Thousands of people queue for gasoline in Sri Lanka in fear of a food shortage.

Queues formed in many neighborhoods of Colombo, a city of around 900,000, as residents attempted to stock up on fuel, which is mostly imported and in extremely limited quantities, making the government so short of foreign currencies.

“Only about 200 cylinders were delivered, when there were about 500 people,” said Mohammad Shazly, a part-time driver who queues for a third day in hopes of getting cooking gas for his family of five. . Hundreds of other people lined up with empty bottles by their side.

“Without gas, without kerosene, we can’t do anything,” Shazly said. “Last option what? Without food, we will die. It will happen one hundred percent.”

Sri Lanka, which is dependent on tourism and where India and China vie for influence, faces a severe shortage of foreign exchange, fuel and medicines, and economic activity is slowing.

Public transport is plentiful and traffic is sparse as most people stay home for lack of gas.

Wickremesinghe, who also warned of a food shortage, has promised to buy enough fertilizer for the next planting season to boost productivity and meet the food demand of its 22 million people.

President Gotabaya Rajapaksa’s decision last April to ban all chemical fertilizers has drastically reduced yields, and although the government has lifted the ban, no substantial imports have yet been made.

“While there may not be time to get fertilizer for this Yala season (May-August), steps are being taken to ensure adequate supplies for the Maha season (September-March),” the Prime Minister said in a post. on Twitter at the end of Thursday.

“I sincerely urge everyone to accept the gravity of the … situation.”

Japan, which has long-standing economic ties to the island, said it will provide a $ 3 million emergency grant for medicine and food, its foreign ministry said.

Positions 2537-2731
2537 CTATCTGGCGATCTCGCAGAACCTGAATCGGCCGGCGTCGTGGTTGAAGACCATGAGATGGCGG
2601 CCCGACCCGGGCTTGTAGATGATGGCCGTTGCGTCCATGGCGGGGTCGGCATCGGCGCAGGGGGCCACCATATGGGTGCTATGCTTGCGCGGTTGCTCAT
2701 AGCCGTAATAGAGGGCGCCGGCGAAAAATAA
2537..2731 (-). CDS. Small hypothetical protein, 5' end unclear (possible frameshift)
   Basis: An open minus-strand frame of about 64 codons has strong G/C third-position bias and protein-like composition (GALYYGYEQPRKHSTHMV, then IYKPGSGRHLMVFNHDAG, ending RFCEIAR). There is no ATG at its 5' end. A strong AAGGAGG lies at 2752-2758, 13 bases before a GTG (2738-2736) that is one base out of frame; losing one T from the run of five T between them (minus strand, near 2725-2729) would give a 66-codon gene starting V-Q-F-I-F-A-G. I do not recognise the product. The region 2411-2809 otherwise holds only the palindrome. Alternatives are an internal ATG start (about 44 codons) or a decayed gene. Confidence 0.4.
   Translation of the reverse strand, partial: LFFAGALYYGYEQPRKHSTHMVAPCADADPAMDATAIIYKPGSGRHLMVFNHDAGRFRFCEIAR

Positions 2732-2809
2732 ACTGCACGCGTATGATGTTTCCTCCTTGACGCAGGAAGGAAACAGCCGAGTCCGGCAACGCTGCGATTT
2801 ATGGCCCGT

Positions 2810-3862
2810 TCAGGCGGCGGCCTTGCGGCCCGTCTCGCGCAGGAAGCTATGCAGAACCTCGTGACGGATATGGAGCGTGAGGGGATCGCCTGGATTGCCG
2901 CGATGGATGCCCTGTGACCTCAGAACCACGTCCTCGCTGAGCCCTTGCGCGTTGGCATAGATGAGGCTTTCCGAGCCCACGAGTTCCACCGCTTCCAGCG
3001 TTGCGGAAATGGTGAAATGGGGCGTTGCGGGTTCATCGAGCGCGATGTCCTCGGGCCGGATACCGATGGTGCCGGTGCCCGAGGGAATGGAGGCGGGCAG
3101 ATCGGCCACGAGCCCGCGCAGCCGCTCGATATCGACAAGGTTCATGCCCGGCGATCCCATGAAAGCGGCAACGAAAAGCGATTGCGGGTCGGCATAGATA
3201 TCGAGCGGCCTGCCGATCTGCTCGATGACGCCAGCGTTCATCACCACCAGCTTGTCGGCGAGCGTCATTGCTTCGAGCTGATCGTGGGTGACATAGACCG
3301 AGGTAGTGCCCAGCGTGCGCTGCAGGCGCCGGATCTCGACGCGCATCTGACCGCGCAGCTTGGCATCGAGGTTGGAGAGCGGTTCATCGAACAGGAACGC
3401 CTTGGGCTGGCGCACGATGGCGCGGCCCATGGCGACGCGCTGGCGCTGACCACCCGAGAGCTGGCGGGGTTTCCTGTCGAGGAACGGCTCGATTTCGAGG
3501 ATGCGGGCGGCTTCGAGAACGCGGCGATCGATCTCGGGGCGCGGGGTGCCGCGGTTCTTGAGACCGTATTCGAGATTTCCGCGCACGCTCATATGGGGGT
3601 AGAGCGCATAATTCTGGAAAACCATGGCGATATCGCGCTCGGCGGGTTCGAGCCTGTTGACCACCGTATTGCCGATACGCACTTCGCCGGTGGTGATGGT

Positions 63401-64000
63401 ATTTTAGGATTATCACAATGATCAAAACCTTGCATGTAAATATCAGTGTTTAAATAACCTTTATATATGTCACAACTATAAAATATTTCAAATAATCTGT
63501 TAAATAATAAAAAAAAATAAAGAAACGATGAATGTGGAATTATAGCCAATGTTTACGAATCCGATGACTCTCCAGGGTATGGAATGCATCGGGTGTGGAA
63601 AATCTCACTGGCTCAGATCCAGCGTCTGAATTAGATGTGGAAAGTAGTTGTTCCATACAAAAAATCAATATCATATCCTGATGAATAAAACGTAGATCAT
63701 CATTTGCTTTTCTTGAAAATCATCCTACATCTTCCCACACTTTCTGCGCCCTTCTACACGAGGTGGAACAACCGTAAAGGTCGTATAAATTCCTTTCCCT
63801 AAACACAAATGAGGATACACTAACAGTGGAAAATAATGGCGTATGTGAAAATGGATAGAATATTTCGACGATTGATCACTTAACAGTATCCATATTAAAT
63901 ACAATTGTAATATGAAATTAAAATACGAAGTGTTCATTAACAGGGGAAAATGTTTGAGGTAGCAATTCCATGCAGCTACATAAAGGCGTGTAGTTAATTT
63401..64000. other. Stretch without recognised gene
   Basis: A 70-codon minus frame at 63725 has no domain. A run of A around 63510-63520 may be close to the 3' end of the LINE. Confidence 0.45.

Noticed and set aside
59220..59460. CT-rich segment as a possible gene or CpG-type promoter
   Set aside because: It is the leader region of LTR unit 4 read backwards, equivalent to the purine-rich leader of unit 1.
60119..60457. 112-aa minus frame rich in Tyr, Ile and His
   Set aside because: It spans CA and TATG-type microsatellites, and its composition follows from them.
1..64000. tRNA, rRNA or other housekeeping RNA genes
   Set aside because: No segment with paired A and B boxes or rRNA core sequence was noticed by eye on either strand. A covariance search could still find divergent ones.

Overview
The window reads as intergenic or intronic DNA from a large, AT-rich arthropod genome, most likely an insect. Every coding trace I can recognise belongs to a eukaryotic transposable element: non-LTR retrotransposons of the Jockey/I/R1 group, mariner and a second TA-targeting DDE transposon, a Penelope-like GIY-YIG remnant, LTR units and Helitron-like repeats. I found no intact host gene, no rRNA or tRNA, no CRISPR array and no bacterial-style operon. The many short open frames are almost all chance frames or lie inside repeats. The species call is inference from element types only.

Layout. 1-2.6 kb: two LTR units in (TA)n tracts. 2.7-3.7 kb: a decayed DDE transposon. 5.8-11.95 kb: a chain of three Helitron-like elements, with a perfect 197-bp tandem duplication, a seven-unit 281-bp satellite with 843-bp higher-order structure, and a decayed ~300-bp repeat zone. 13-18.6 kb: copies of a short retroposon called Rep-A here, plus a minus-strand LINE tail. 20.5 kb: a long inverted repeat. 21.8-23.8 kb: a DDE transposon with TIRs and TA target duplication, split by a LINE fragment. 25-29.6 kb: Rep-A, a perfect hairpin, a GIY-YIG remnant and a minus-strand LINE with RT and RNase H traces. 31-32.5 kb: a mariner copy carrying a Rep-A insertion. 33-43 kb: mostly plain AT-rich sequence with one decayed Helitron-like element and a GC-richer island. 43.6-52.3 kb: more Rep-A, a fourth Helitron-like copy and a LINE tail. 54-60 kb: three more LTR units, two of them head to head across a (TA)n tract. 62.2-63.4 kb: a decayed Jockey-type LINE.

When a truck arrived at a kitchen gas distribution center with fresh supplies, soldiers armed with automatic rifles guarded the vehicle as people in line cheered.

State-owned company Litro Gas hopes to start distributing 80,000 bottles a day by Saturday, but is struggling to fill an estimated shortage of 3.5 million bottles on the market, President Vijitha Herath told Reuters.

The government has also launched a tender for the purchase of cooking gas worth $ 120 million under a broader $ 1 billion line of credit from India.

However, prices have soared, both for cooking gas and for groceries and other essential goods.

The price of a 12.5kg cooking gas cylinder has risen to nearly Rs 5,000 ($ 14), from Rs 2,675 in April.

WE CAN EVEN BE THERE

“There is no point in talking about the harshness of life,” said APD Sumanavathi, a 60-year-old woman who sells fruit and vegetables in Colombo’s Pettah market. “I can’t predict how things will be in two months, at this rate, we might not even be here.”

Inflation could reach a staggering 40% in the next couple of months, but much of it is due to supply pressures, and central bank and government actions have already helped contain inflation demand, the bank said.

Inflation hit 29.8% in April, with food prices rising 46.6% year-on-year.

As anger against the government spreads, police fired tear gas and water cannons at hundreds of student protesters in Colombo on Thursday. Protesters demand the ouster of the president and prime minister.

The economic crisis stems from the confluence of the COVID-19 pandemic affecting tourism, rising oil prices and populist tax cuts by the government of President Rajapaksa and his brother Mahinda, who resigned last week from the office of prime minister.

Critics accuse Wickremesinghe, appointed in his post as Prime Minister, of being a lackey to the brothers, an accusation he denies.

Nine new members were appointed to the cabinet on Friday, including critical ministers of health, trade and tourism. But no one was appointed to head the finance minister and to lead negotiations with the International Monetary Fund for a bailout. This portfolio will likely be held by Wickremesinghe.

An IMF spokesperson said it was following developments closely and that a virtual mission to Sri Lanka was due to conclude technical discussions on a possible loan program on May 24.

The Group of Seven Economic Powers supports efforts to relieve Sri Lankan debt, the group’s financial leaders said Thursday in a draft statement from a meeting in Germany following the Sri Lankan sovereign debt default.

The head of the central bank, Fr Nandalal Weerasinghe, said that the advisers to undertake the debt restructuring are almost complete and that he will soon present a proposal to the cabinet.

“We are in pre-emptive default,” he said. “Our position is very clear, as long as there is no debt restructuring, we cannot repay.”

($ 1 = 355.0000 Sri Lankan rupees)

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